Ghosts of Venice
The Abstract Elephant Magazine
It was very early in the morning and most of Venice Beach was still asleep. The only sounds were those of the ocean waves crashing and the raucous, echoing yells of a Homeless Man leaning into his stereotype as he held a spirited debate with a fire hydrant. The sun was already shining very white and bright and the wind was blowing in lightly from the Pacific, carrying with it just a hint of rot.
Gil stood on the fire escape, admiring the morning and the way the dew from the night still dampened the windows of people’s homes and left idle cars under a layer of freckled water. He thought of the chemical coating that protected cars’ paint jobs from wear and their metal from rust. Everything, he observed, must need that — a protective layer. He then wondered what his own protective coatings were and upon more self-reflection, his mind settled on several, he tried to imagine his life without them. The thoughts frightened him, but he would never admit that openly.
Overlooking the world around him, he inhaled the last remnants of his joint, and watched the Homeless Man below as he told the fire hydrant to go to hell, picked up his cardboard sign and lit a half-smoked cigarette.
The fool stared down from atop his hill. King Gil the most righteous, arbiter of the truth, his intentions good, but unsure of what that actually meant. He felt a deep sympathy for the Homeless Man, but also a sense of superiority that he did not question.
He looked down at the cracked screen of his smartphone; 6:15. Her alarm would go off in fifteen minutes. He needed to get her coffee started — it was his way of starting her day on the right note. He wanted her to wake-up happy, they had fought last night and had both gone to bed angry.
Rumble in the Jungle Gym
The Satirist: America's Most Critical Journal
Two of the most popular kids in school, Mikey the Kid Bloomberg and Donny the Lump Trump, will be meeting face-to-face after the big Democratic debate this coming week, and if history is to be trusted, then it’s fair to say it’s going to be a verbal tongue lashing with very little—if any—actual fighting.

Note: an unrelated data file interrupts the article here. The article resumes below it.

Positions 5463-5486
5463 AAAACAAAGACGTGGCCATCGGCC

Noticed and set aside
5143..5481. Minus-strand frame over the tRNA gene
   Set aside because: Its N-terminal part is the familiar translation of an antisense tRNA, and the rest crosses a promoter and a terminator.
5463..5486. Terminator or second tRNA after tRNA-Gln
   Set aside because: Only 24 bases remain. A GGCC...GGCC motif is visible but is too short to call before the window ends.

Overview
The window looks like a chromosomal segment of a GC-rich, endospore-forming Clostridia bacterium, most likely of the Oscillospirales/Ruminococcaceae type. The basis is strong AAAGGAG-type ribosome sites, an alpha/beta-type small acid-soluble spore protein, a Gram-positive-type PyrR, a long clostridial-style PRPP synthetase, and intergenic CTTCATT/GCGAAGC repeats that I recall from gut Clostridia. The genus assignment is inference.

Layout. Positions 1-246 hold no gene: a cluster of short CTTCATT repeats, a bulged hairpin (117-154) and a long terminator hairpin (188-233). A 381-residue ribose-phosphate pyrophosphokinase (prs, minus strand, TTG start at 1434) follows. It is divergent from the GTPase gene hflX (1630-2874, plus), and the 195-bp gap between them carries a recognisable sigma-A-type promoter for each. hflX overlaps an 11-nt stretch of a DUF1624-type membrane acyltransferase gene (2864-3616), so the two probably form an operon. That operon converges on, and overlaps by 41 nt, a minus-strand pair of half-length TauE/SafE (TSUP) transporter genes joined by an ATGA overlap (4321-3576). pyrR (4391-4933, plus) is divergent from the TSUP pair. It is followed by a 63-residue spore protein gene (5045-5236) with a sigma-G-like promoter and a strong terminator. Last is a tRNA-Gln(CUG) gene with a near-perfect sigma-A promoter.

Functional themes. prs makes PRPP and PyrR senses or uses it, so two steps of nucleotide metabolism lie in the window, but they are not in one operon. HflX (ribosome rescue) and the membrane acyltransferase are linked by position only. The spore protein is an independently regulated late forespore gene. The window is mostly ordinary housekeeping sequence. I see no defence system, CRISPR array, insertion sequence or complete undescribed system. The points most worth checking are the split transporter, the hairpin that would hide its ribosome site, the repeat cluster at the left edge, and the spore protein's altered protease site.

Insults will fly, tempers will run high; the candidates will go quip for quip, tit for tat and no one will be turning the other cheek. It’s hard to say when exactly this feud between the ex-besties began but some have speculated and pinpointed it to a fateful day at the school cafeteria late last November. Trump’s father had just flown in his son’s Royale with Cheese and little Donny decided to try his luck at the elites table—Mikey and his N.Y. elites, that is.
To his surprise, and no one else’s, he didn’t fit in. He tried being louder and angrier than the others, by repeatedly shouting his name before the beginning of every sentence. These oddball antics, coupled with his racist denouncements of the soccer and lacrosse programs, (calling them “evil Indian and Mexican juju,”) polarized everyone at the popular table. Some say more than half of the kids at the table hated him so much that they encouraged their friend Bloomy (aka Mikey) to run for student council president and defeat Trump.
Science Fiction Noir
This was his only chance at a second life.
He knew it.
He knew he had to do it.
But still, he was pissed that his world had come to this.
Orion sat up in his bed. He had been lying on top of the covers, fully and neatly dressed in his grey three-piece and black derbies. He took a cigarette from inside the nightstand, lit it, then took a long drag. For a few minutes, he just watched his smoke rings float to the ceiling. He couldn’t sleep. What was the use now anyway? If he could do the thing, then he would sleep well tonight and if he couldn’t? He’d sleep just the same.
He thought about the pistol and pulled it out from its case, placed his fingers on the reader, and turned it on. He cocked it and looked at the ammunition— good to go. Then he checked his watch; it was 0600— nearly time. He had done all the planning he could, he reminded himself.
He finished smoking his cigarette while listening to the sounds of the city. The hard rain bouncing off the pavement mixed with the soft wobble of VTOL cars rushing through the air always reminded him of his mother. He thought of her and gripped the pistol. Soon, he thought.
Then he was up and looking himself over in the mirror and running through his mental checklist. He would need to time his decoupling perfectly. The city’s anti-crime system has a fail safe and his hack will only allow him to disconnect for three minutes at most.
Orion put his hat on and looked himself over once more. He was ready. He stepped out of his front door with a clinched jaw and a determined disposition.
He was instantly punched in the face...